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Eating Animalsby Jonathan Safran Foer
"Since Eating Animals has a specific agenda — to change the way we relate to animals — Foer needs to find readers among omnivores. It's thus admirable, both morally and rhetorically, that he goes to some lengths to accommodate readers who might initially be reluctant to have their diets challenged. He is honest and fair and empathetic. He gives voice to all the people he writes about, so each position receives its strongest articulation." Scott Parker, Rain Taxi (read the entire Rain Taxi review)
Synopses & Reviews
Jonathan Safran Foer spent much of his teenage and college years oscillating between carnivore and vegetarian. As he became a husband and a father, he kept returning to two questions: Why do we eat animals? And would we eat them if we knew how they got on our dinner plates?
Brilliantly synthesizing philosophy, literature, science, and his own undercover detective work, Eating Animals explores the many fictions we use to justify our eating habits-from folklore to pop culture to family traditions and national myth — and how such tales justify a brutal ignorance.
Marked by Foer's profound moral ferocity and unvarying generosity, as well as the vibrant style and creativity that made his previous books, Everything is Illuminated and Extremely Loud and Incredibly Close, huge bestsellers, Eating Animals is a celebration and a reckoning, a story about the stories we've told — and the stories we now need to tell.
"The latest from novelist Foer is a surprising but characteristically brilliant memoir-investigation, boasting an exhaustively-argued account of one man-child's decade-long struggle with vegetarianism. On the eve of becoming a father, Foer takes all the arguments for and against vegetarianism a neurotic step beyond and, to decide how to feed his coming baby, investigates everything from the intelligence level of our most popular meat providers — cattle, pigs, and poultry — to the specious self-justifications (his own included) for eating some meat products and not others. Foer offers a lighthearted counterpoint to his investigation in doting portraits of his loving grandmother, and her meat-and-potatoes comfort food, leaving him to wrestle with the comparative weight of food's socio-cultural significance and its economic-moral-political meaning. Without pulling any punches — factory farming is given the full exposé treatment — Foer combines an array of facts, astutely-written anecdotes, and his furious, inward-spinning energy to make a personal, highly entertaining take on an increasingly visible (and book-selling) moral question; call it, perhaps, An Omnivore's Dilemma." (Starred Review) Publishers Weekly (Copyright © Reed Business Information, Inc.)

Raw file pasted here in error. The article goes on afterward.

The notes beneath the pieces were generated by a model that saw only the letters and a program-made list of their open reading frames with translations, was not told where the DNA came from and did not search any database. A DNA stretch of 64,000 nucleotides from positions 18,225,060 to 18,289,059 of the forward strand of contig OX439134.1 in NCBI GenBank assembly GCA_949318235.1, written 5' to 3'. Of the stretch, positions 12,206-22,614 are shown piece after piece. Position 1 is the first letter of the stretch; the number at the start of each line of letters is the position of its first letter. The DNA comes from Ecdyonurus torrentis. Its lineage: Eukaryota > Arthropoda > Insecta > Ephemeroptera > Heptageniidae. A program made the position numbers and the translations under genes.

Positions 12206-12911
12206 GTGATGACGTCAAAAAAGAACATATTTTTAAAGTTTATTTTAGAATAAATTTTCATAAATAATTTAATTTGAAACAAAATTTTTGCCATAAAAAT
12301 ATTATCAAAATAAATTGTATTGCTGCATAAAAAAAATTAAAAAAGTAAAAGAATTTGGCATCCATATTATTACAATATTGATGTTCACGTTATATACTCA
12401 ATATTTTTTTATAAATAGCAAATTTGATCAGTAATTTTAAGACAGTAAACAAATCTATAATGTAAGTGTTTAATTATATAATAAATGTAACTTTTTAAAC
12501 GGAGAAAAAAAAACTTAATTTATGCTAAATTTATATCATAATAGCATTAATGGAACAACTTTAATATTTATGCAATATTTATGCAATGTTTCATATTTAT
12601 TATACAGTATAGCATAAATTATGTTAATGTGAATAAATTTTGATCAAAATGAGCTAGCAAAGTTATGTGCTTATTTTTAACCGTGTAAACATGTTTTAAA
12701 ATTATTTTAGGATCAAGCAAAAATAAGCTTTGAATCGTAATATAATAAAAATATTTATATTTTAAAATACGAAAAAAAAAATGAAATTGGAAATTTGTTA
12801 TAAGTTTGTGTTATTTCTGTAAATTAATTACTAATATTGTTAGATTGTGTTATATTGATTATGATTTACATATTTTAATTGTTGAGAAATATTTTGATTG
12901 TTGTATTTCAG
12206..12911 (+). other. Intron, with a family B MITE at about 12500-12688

"[Unusual for his] empathy for human meat eaters, his willingness to let both factory farmers and food reform activists speak for themselves, and his talent for using humor to sweeten a sour argument." O, The Oprah Magazine
"Foer's case for ethical vegetarianism is wholly compelling...A blend of solid — and discomforting — reportage with fierce advocacy that will make committed carnivores squeal." Kirkus Reviews
"Stirring....compelling, earnest...Foer brings an invigorating moral clarity to the topic." Entertainment Weekly
"[Eating Animals] is a postmodern version of Peter Singer's 1975 manifesto Animal Liberation...Foer is the latest in a long line of distinguished literary vegetarians." New York Times Book Review
Brilliantly synthesizing philosophy, literature, science, and Foer's own undercover detective work, Eating Animals explores the many fictions people use to justify their eating habits — from folklore and family traditions to national myth — and how such tales justify a brutal ignorance.
About the Author
Jonathan Safran Foer is one of the most acclaimed young writers of his generation, a "certified wunderkind" (Time) whose work has appeared in The Paris Review, the New York Times, and the New Yorker. He has earned a National Jewish Book Award, a Guardian First Book Award, and remarkable praise for his first two novels, Everything Is Illuminated (adapted for film in 2005) and Extremely Loud and Incredibly Close. Eating Animals is his first work of nonfiction.
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